16 reasons for low fertility in camels
Fertility in camels is much lower as compared to other farm animals. However this can be improved by good management although cannot exceed 70%. The range of fertility is between 34 to 70%. Some of the causes of low fertility are:
- Late calving – the first calving is at advanced ages. Sexual maturity can be as late as 3 to 5 years for females and as late as 6 to 8 years for males.
- Males only serve seasonally.
- Males ability to serve is hampered by loss of appetite, diarrhea and loss of weight.
- Males must be assisted in the penetration of the female
- Females are also seasonal with long pregnancy periods.
- The calves are delicate therefore high prenatal mortality; also postnatal mortality from diseases and predators.
- Calving interval is long, after every 2 to 3 years on good management.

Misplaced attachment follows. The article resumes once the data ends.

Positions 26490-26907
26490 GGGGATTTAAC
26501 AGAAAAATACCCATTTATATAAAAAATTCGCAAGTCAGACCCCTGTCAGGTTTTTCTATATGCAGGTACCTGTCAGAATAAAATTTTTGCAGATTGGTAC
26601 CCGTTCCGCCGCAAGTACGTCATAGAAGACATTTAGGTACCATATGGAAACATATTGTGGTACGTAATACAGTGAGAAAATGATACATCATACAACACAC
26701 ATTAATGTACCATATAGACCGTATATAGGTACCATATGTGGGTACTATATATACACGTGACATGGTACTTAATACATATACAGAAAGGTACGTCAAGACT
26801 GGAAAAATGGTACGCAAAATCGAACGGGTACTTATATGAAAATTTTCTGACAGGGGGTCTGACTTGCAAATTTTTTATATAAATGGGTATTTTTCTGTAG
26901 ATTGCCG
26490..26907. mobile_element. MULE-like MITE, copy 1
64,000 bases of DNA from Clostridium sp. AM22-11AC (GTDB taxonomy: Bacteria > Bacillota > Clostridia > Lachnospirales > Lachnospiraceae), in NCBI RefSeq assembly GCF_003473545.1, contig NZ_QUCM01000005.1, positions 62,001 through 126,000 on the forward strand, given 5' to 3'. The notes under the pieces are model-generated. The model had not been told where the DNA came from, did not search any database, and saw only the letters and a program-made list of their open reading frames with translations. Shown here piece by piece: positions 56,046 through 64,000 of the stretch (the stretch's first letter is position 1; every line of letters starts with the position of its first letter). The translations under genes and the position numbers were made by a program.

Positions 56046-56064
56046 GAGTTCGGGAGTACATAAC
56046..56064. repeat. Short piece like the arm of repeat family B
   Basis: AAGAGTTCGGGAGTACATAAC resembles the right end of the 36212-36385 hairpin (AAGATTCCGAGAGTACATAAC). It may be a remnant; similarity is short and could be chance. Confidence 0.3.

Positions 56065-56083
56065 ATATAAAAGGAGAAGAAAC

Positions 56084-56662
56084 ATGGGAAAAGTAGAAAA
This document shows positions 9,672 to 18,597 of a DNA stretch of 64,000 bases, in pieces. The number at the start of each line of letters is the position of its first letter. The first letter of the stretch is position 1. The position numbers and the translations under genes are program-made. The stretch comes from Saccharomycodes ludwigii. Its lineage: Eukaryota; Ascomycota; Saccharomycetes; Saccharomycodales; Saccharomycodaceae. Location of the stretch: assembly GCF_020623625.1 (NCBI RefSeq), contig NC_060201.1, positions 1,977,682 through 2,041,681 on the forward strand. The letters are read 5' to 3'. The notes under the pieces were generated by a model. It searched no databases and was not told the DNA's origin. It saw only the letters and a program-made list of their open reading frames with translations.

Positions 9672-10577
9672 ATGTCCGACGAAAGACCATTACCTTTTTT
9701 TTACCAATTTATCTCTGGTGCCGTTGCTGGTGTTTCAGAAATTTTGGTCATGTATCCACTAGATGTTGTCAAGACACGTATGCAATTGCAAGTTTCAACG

- The prevailing management is not to standard
- Colostrum is not fed to calves for fear of diarrhea which contributes to high calf deaths. In other places colostrum is used for human consumption.
- People keeping camels do not know the danger of inbreeding which brings about abnormalities and reduced hybrid vigor.
- Males are herded together therefore libidos of weak males are suppressed.
- Breeding males are heavily worked leading to frequent abortions and still births.
- Herdsmen are usually unskilled therefore cannot assist the animals during reproductive problems like assisting males to females.
- Calves are weaned very early.
- Diseases affecting camels
- Frequencies of multiple births are rare.